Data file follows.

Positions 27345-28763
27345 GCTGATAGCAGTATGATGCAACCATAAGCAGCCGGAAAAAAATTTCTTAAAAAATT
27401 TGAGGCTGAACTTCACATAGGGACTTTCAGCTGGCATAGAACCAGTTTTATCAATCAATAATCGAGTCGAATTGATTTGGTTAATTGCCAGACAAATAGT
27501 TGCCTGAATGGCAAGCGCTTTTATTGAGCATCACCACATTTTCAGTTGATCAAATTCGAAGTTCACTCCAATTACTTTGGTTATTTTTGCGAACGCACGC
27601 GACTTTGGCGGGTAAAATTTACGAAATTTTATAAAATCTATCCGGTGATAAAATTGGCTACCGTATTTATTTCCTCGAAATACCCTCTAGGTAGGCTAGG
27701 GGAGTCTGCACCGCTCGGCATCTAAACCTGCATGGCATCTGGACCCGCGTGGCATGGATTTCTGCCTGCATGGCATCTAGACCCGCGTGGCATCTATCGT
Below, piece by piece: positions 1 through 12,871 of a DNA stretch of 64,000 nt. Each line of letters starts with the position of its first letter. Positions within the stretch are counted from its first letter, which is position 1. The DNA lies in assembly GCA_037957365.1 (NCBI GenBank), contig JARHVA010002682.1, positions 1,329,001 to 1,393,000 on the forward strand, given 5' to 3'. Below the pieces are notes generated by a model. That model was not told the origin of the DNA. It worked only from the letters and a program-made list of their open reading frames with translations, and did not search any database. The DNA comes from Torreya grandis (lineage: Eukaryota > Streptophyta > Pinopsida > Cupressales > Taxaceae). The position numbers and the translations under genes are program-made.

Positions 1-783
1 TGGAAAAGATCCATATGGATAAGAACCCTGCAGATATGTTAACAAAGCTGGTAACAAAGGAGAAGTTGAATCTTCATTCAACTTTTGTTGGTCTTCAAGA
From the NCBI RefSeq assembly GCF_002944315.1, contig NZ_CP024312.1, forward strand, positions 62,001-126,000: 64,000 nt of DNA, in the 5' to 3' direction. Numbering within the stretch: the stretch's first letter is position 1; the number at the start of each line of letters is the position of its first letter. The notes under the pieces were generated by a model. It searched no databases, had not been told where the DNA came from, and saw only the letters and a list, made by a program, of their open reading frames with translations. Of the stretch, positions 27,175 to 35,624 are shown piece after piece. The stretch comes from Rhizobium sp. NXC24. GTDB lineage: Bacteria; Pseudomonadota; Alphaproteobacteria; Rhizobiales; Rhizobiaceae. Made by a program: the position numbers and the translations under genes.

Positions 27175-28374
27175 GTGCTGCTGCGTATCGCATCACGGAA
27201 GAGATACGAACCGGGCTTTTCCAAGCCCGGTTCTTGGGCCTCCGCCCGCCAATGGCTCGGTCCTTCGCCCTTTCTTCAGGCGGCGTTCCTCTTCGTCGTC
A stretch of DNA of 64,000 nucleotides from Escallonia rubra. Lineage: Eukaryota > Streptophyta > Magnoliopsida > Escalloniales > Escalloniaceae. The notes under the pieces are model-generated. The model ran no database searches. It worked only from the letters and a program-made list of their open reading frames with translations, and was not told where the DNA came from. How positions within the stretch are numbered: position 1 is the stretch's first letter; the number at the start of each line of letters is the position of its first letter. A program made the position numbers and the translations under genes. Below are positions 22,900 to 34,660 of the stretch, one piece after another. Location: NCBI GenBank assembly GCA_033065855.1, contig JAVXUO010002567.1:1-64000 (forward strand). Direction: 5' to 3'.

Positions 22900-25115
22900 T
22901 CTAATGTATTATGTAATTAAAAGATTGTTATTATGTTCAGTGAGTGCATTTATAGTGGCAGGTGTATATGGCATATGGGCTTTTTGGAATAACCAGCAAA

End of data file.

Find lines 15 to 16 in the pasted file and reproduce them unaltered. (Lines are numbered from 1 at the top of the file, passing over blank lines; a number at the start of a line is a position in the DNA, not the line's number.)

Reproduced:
Positions 22900-25115
22900 T